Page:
Gap Widens in Hospital Patient Satisfaction; Hospitals Committed to Service Excellence Improve While Nationally, Satisfaction Declines


SOUTH BEND, Ind. -- The gap in patient satisfaction is widening between hospitals that deliver exemplary patient service and those that provide lower levels of care. Press Ganey Associates Inc., which measures healthcare satisfaction across thousands of healthcare delivery organizations, captured the disquieting trend in its 2006 Health Care Satisfaction Report, which includes data from more than 2.2 million patients who had inpatient stays at nearly 1,600 U.S. hospitals.

According to Press Ganey data, hospitals, emergency departments, physicians' offices and other healthcare facilities have shown significant improvement over the past several years, directly opposite the trends in healthcare at large. The hospitals with the greatest commitment to improvement averaged a 2.7 mean score increase over the past year despite the national decline in healthcare satisfaction.

"The American Consumer Satisfaction Index (ACSI) from the University of Michigan has shown that consumers' satisfaction with healthcare has decreased significantly over the past several years," says Melvin F. Hall, PhD, president and chief executive officer of Press Ganey. "Hospitals that partner with Press Ganey to continually measure and improve patient satisfaction challenge that trend."

Press Ganey data confirms what many healthcare policy experts have been saying about healthcare -- the landscape presents a lot of mediocrity with pockets of excellence and very poor care. Patients receiving care at healthcare facilities in the upper 90th percentile of Press Ganey's database almost never report "very poor" or "poor" care while patients at healthcare facilities in the 10th percentile report "very poor" or "poor" care with far greater frequency.

Press Ganey's second annual Health Care Satisfaction Report measures key data on the drivers of patient, resident, physician and employee satisfaction across a myriad of healthcare delivery organizations -- hospitals, outpatient clinics, nursing homes and medical practices, among others. In addition to the inpatient data, the 2006 Health Care Satisfaction Report covers more than 1.8 million patients of outpatient clinics as well as more than 150,000 employees and more than 15,000 physicians at health care organizations nationwide.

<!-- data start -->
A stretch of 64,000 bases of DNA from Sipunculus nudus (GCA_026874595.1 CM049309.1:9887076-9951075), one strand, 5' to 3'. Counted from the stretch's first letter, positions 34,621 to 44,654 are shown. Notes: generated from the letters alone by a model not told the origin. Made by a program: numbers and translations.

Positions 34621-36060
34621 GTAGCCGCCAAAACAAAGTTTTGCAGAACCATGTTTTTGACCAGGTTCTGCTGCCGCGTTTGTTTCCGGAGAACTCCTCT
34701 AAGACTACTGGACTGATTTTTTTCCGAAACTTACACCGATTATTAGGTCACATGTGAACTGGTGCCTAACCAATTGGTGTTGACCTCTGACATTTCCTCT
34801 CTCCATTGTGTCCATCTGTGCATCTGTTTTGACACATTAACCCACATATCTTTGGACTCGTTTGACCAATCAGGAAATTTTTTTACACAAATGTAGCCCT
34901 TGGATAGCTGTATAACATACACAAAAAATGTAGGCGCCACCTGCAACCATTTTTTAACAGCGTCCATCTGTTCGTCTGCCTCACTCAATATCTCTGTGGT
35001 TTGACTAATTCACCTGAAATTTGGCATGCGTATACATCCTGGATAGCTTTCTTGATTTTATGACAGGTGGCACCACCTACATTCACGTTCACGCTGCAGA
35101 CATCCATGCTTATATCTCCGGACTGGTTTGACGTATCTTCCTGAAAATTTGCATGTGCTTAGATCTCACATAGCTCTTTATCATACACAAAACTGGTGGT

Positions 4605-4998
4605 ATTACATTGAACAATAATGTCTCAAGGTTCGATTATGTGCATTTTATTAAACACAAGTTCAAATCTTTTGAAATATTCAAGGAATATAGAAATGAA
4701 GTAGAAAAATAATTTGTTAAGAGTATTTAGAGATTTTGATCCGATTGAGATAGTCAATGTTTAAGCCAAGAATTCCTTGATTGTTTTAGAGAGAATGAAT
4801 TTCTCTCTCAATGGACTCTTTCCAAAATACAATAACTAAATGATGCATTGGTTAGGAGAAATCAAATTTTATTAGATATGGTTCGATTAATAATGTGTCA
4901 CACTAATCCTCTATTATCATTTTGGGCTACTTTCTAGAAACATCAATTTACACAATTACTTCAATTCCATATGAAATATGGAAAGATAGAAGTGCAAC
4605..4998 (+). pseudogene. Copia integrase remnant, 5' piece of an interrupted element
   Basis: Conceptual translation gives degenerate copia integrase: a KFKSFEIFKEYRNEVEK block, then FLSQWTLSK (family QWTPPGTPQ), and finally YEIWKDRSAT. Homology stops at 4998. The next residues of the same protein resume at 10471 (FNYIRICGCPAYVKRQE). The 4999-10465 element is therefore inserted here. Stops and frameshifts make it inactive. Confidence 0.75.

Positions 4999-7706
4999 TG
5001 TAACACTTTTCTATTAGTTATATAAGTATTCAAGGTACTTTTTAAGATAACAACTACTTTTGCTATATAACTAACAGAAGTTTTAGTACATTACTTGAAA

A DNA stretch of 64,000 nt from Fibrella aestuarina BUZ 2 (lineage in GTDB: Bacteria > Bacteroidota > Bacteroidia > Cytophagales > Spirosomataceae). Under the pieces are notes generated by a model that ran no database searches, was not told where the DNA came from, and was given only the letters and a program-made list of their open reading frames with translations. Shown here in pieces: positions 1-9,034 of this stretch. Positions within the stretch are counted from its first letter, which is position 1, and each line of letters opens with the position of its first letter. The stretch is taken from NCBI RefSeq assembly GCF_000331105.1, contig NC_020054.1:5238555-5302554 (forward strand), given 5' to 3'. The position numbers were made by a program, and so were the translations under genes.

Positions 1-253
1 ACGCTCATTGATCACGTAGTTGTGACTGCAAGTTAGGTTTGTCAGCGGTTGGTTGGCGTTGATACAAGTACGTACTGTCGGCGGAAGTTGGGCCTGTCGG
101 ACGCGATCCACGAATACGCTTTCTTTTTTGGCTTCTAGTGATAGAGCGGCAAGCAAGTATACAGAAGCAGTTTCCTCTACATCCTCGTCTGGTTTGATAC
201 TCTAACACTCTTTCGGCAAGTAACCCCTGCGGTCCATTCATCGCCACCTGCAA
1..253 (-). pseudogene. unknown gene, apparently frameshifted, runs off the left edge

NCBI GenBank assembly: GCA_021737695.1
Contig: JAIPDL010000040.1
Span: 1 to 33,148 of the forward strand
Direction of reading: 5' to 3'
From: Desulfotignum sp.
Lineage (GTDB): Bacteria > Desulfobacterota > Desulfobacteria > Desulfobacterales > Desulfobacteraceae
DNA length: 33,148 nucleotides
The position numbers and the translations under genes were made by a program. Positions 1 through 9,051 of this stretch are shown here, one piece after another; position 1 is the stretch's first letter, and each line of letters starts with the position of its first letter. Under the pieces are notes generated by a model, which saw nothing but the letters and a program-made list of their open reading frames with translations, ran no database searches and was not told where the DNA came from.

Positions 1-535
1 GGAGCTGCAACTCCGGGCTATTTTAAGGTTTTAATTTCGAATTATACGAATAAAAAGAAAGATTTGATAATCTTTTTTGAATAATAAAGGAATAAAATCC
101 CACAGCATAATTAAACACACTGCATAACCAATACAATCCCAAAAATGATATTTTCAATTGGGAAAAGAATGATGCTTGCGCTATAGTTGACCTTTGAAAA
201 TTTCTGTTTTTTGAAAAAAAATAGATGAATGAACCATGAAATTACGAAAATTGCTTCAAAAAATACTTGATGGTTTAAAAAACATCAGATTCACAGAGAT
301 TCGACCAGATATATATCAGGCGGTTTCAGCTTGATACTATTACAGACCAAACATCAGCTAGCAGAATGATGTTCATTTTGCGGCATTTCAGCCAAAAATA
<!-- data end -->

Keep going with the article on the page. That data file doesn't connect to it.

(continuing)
Following are some of the major findings of the 2006 report:

-- As more and more procedures are done through ambulatory surgery and outpatient centers, hospitals face stiff competition for patients. With an average mean satisfaction score of 91.1 for ambulatory surgery and 90.3 for outpatient services, hospitals must achieve a new level of excellence to remain competitive.

-- Patient satisfaction in physician offices declines substantially for every five minutes an appointment is delayed.  The critical tipping point for waiting comes at 10 minutes.  After 10 minutes, patient satisfaction plunges to a level where patient loyalty is at risk.

-- Satisfaction with emergency room waiting times increases by simply providing patients with information about any delay at regular intervals.  In fact, patients with long wait times who receive information about delays are more satisfied and understanding than those with short wait times who are less informed.

-- Nurses and technical workers are the most dissatisfied healthcare employees while healthcare executives and administrators, by a wide margin, are the most satisfied.  This gap is so significant that it may suggest healthcare management is losing touch with front-line employees like nurses.

-- The higher a physician's level of satisfaction with a hospital, the higher a patient's level of satisfaction with the care he or she receives.

-- Facilities seeking to improve relations with their physicians do not need to do so at the sacrifice of patients. The high correlation of physicians' overall satisfaction with patients' perception of the quality of care indicates that physicians are loyal to facilities that are customer focused.  Appealing to physician desires at the expense of patients may have a negative impact on physician loyalty.  The same can be applied to employee satisfaction.

Source: Press Ganey Associates, Inc.






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